Are Executives Having the Right Conversations?

Are Executives Having the Right Conversations?
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In a leader’s storehouse for creating meaningful change, conversation may be the tool most underestimated and underutilized. Its power to pivot participants seamlessly onto a new course makes it a fundamental part of growth and change. Bad conversations result in bad outcomes; good conversations lead to good outcomes. The problem is not that leaders are not currently trying to facilitate good conversation, it is simply that they lack a strategic conversational framework.

A Lost Art

Conversation in its rawest sense - purposeful listening and focused questioning - is often confused with its less effective cousins: undirected speech and pre-assumed dialogue. Often, we find it is easier to talk through bullet points, settling for answers we expect to hear rather than digging to find truly meaningful information. The art of framing and focusing the flow of our thoughts and ideas for optimal enhancement of understanding is something that has been somewhat lost, most especially in the corporate world. But it does not have to be lost for good.

I spoke with Aviv Shahar, a conversation expert and a leading executive consultant, about how to use conversation in a way that brings out its maximum potential and creates new futures.

Aviv Shahar

Aviv Shahar

Q: What damage is caused by executives who fail to use good conversation frameworks?

Shahar: The conversations leaders create determine whether or not they achieve their missions. Ineffective conversations waste precious resources, shatter trust and collaboration, and dramatically diminish possibilities. Good conversation frameworks enable executives to lead their teams to realize the desired purpose and outcomes. Leaders are known by the conversations they create.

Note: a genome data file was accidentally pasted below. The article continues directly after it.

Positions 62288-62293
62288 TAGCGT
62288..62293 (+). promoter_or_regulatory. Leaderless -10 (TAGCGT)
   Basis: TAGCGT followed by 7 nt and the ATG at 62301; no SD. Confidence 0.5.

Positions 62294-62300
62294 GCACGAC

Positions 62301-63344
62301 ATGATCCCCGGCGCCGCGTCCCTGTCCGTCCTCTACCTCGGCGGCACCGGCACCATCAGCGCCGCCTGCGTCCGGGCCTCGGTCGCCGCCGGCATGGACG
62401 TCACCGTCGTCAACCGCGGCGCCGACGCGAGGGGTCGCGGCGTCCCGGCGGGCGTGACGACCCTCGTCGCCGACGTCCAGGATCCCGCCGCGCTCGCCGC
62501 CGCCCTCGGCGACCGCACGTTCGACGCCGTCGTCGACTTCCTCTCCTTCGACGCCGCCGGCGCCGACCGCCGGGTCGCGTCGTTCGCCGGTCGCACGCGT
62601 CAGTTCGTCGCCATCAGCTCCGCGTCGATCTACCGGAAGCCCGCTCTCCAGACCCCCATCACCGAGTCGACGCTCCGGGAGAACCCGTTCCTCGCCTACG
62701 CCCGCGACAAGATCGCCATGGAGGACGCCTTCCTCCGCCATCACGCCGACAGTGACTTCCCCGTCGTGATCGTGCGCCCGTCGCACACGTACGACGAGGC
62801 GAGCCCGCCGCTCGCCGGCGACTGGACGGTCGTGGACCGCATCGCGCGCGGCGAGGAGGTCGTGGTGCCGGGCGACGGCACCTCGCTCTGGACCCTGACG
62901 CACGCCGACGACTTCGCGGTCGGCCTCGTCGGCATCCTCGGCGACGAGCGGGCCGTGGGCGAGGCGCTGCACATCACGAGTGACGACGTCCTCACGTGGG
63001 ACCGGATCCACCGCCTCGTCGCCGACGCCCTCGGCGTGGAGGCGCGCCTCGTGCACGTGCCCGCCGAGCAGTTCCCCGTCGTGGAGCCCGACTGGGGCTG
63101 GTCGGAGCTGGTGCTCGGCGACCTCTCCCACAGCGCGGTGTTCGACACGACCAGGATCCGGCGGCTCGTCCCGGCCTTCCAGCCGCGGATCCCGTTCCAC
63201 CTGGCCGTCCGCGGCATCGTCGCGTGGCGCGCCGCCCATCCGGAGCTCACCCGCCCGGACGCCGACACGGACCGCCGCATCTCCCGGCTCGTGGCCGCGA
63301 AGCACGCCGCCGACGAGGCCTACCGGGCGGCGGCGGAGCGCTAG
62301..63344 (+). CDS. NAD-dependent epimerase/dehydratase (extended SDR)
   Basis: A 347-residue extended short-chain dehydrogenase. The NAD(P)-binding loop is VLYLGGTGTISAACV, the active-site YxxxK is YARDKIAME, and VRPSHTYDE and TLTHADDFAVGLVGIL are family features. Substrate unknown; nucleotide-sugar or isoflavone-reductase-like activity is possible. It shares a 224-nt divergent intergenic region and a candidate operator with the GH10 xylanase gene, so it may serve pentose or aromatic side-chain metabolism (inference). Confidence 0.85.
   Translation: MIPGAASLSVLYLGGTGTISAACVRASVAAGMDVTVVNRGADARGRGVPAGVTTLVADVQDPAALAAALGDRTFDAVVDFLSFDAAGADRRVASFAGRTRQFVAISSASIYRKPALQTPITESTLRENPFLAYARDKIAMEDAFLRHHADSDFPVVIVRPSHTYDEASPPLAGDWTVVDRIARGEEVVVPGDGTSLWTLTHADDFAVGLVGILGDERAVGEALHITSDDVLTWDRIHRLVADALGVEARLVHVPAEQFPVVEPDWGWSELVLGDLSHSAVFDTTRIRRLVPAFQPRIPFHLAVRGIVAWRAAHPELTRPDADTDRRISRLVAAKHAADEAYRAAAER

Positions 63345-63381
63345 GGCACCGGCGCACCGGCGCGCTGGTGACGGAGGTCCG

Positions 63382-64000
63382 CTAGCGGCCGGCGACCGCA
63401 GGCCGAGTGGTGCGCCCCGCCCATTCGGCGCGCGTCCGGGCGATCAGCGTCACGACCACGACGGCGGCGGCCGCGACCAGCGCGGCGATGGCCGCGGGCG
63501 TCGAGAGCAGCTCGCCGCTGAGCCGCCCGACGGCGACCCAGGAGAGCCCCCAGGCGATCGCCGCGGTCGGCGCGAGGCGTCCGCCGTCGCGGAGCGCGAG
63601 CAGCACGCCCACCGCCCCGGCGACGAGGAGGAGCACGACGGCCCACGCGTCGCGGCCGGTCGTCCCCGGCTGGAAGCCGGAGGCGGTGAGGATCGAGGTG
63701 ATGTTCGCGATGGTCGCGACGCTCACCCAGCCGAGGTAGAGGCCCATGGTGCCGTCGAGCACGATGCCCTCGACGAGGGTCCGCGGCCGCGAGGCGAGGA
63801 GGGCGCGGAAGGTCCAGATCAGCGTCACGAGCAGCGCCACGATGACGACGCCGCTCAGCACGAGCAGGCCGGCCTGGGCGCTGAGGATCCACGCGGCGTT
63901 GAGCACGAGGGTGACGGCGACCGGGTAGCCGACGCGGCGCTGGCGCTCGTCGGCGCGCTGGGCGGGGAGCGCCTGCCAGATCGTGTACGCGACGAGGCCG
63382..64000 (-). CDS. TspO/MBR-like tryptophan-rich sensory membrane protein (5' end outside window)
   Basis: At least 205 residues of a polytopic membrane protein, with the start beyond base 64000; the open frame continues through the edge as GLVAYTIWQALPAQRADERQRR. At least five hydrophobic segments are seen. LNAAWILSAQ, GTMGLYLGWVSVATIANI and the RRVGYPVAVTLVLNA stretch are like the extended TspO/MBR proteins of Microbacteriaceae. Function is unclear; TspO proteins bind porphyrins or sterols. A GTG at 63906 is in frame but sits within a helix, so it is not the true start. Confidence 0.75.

Q: Can conversation frameworks be learned or must you be born with that talent? What can leaders who struggle in this area do to become proficient?

Shahar: Conversation is a learnable skill that improves with practice. Although some people find it comes more naturally than others, everyone can learn and practice it. These are four steps leaders can take to become proficient in the skill of conversation:

1. Become deeply interested in conversations and develop a curiosity and fascination with learning.

2. Develop excellent active listening skills.

3. Become adept at seeing both the forest and the trees by building your capacity to map conversations.

4. Develop a series of frameworks you can apply in the moment to shape and guide the conversation purposefully, with versatility and ease. Leaders create new futures by shaping their conversations with their teams and their stakeholders.

Leaders who struggle to shape conversations must develop their awareness, find role models they can emulate, and engage the help of a coach.

Q: What does it mean to “create” new futures? Is the future something we create or something we step into and try to navigate?

Shahar: Those who decline to create their own futures leave themselves at the mercy of events and of others who will shape it for them. While we must navigate factors that are out of our control, we have the power to choose how we respond, what initiatives we take, which alternatives we evoke and enable, and how we choose to apply ourselves to the opportunities that present themselves. Every day we step onto the stage where we co-create the theater of our life. With the materials available, we write our script and then act and direct the main character—the hero—in the movie of our life. Steve Jobs and Elon Musk are two examples of those who have created new futures – not just for themselves, but for others as well.

Create New Futures is Aviv’s new book to get you asking yourself new questions shift your future further into your control.